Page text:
Last April, in a piece published on VICE, a bunch of people who had moved to Britain from other countries explained what shocked them most about the culture here. One account that stuck out, for me, was when someone said that, over everything else, it was the amount of gak people were casually putting up their noses on the regular. “What shocked me most when I moved from Denmark is how normal cocaine is, and how many people do it,” they said. “People do it in Copenhagen, obviously, like in most other cities in the Western world, but it's just a whole new level in London. People talk about it more casually, like, 'Oh yeah, let's do some gak.' It's less of a taboo here."
If you’re young and like going out over here – or did at some point in your life – you’ll know the above to be true. Obviously everywhere on the planet has their own particular party culture, but the one that exists in Britain is also very specific to this area. In some ways, it’s seen as a point of pride. It’s drinking vodka on a park bench in a puffa jacket in winter. It’s popping pingers in the shape of Pokemons at UKG raves. It’s telling someone you love them while they’re puking in a kebab house. It’s bumps of coke and Wetherspoons and dancing in the living room of some bloke called Paul. But actually, all those things are really grim too, and if they happen over a long period of time, that shit gets depressing.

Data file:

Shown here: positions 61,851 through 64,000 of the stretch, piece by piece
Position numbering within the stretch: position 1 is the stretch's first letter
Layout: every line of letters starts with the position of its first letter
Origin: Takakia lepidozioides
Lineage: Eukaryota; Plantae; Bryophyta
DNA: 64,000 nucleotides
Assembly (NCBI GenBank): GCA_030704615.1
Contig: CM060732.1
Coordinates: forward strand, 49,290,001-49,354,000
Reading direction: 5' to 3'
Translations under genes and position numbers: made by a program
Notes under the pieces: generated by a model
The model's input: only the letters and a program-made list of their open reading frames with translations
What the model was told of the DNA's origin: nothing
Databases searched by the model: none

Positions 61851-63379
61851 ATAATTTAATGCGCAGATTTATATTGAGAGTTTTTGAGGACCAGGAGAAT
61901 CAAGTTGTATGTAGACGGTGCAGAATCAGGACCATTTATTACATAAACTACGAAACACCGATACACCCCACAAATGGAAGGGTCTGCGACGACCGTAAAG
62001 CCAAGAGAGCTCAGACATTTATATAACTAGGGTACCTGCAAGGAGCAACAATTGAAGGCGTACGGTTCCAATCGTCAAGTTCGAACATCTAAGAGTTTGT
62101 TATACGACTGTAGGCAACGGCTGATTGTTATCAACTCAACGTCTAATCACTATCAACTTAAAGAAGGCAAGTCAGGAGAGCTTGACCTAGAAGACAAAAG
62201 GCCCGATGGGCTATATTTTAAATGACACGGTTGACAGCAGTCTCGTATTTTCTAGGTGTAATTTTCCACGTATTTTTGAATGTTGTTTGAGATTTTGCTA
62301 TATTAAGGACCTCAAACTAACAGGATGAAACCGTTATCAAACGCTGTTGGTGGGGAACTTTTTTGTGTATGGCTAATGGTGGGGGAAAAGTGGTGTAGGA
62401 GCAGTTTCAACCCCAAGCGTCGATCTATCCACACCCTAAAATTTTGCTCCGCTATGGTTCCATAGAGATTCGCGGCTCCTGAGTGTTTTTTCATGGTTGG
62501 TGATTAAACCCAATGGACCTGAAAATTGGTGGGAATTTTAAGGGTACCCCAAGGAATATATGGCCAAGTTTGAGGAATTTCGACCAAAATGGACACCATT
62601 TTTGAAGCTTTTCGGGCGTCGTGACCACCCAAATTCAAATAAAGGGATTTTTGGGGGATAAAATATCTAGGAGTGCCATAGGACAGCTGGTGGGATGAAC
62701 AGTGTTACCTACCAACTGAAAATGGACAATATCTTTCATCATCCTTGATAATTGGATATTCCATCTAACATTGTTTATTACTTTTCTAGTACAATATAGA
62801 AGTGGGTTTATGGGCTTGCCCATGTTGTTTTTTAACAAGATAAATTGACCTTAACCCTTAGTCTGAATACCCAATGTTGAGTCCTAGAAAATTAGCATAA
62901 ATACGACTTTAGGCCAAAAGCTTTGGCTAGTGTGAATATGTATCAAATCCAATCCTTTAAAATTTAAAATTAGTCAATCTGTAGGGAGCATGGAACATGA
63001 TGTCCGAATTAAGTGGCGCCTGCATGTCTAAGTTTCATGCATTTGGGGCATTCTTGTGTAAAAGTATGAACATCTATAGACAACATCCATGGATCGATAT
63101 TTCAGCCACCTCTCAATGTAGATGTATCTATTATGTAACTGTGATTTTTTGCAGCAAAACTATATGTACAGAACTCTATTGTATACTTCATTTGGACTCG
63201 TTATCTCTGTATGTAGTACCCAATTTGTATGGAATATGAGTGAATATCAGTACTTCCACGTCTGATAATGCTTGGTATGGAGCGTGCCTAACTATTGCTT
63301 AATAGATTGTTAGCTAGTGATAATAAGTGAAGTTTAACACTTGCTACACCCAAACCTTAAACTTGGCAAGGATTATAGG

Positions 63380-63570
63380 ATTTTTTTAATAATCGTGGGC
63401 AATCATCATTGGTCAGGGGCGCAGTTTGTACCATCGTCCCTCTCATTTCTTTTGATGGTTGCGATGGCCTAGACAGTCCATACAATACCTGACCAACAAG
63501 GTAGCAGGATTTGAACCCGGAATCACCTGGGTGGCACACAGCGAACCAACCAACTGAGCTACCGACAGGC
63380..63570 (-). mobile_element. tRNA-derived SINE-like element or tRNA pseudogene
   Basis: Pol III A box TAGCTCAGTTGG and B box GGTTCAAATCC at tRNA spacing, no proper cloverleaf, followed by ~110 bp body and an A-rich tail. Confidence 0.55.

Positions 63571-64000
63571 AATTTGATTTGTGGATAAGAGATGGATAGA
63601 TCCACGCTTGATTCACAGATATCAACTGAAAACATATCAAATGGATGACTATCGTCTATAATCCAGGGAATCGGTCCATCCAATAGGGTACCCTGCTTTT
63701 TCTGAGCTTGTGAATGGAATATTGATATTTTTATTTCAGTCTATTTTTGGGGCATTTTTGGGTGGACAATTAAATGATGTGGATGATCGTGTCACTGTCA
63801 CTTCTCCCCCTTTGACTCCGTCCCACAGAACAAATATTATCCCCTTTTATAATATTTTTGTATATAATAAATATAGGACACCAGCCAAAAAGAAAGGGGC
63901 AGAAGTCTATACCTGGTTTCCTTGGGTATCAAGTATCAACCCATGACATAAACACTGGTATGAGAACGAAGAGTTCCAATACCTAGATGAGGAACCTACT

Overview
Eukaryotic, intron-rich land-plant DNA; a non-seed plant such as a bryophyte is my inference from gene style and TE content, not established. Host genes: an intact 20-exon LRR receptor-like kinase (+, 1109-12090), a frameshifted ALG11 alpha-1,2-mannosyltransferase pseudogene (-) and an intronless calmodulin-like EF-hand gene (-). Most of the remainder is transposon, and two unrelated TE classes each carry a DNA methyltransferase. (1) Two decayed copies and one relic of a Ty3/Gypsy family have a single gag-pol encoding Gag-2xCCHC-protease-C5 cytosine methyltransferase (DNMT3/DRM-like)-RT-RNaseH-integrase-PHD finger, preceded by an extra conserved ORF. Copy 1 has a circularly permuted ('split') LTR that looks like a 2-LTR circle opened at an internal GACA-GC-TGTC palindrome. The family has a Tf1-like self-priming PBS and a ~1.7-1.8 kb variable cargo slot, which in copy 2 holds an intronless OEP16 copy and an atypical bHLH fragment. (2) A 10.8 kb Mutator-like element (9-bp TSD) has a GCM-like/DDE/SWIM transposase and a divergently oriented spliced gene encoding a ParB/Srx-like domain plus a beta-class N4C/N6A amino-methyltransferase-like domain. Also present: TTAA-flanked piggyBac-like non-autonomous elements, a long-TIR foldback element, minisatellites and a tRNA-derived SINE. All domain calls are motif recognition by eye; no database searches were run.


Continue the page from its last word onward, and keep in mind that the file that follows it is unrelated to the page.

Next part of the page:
Enter Lily Allen’s new video for “Trigger Bang” (above), which came out today and features Giggs. On the one hand, the 3-minute clip – which was mainly shot in Peckham, southeast London – contains a multitude of stories. You’ve got some guy turning his back on violence (a young Giggs?). You’ve got some girl waking up in random people’s beds (a definite nod to a young Lily, in her requisite trainers and ballgown). You’ve got a group of teens driving in a car to some rainy field to get pissed. But even though the video flits between these characters, it all seems to boil down to the same thing, which is that weird mix of nostalgia, liberation and exhaustion that comes from leaving certain parts of your life behind AKA growing up and out of it. The final scene is of Lily and Giggs walking out a bar together and going to a caff to laugh over a cup of tea. Through the screen, you can feel the relief in both of them.
This track and video is the first from Lily Allen's upcoming fourth album, No Shame, due for release in early summer.
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